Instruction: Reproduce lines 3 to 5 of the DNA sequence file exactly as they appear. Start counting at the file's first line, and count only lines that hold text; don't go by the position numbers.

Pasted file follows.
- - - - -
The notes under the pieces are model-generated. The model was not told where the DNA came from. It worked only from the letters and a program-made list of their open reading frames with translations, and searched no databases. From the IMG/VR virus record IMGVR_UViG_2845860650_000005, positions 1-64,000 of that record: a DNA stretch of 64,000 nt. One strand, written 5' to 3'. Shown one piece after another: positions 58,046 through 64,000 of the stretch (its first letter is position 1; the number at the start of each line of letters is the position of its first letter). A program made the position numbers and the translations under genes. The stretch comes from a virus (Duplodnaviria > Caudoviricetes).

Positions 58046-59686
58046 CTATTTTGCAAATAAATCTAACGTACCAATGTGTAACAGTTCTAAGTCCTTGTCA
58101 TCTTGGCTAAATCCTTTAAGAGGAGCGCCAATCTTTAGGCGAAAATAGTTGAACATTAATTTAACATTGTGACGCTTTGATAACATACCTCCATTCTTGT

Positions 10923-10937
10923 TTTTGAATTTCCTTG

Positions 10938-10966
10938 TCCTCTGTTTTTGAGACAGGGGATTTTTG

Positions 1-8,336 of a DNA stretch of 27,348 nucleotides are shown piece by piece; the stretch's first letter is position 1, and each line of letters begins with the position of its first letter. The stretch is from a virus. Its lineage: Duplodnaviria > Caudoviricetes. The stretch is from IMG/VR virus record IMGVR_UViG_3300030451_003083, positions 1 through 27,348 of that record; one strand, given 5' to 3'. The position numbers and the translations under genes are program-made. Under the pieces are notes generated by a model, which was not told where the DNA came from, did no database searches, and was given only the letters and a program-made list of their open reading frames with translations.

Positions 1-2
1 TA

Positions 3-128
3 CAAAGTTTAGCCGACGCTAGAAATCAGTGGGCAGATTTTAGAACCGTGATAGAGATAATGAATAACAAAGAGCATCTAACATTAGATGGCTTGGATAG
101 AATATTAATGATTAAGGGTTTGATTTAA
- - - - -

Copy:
58046 CTATTTTGCAAATAAATCTAACGTACCAATGTGTAACAGTTCTAAGTCCTTGTCA
58101 TCTTGGCTAAATCCTTTAAGAGGAGCGCCAATCTTTAGGCGAAAATAGTTGAACATTAATTTAACATTGTGACGCTTTGATAACATACCTCCATTCTTGT

Positions 10923-10937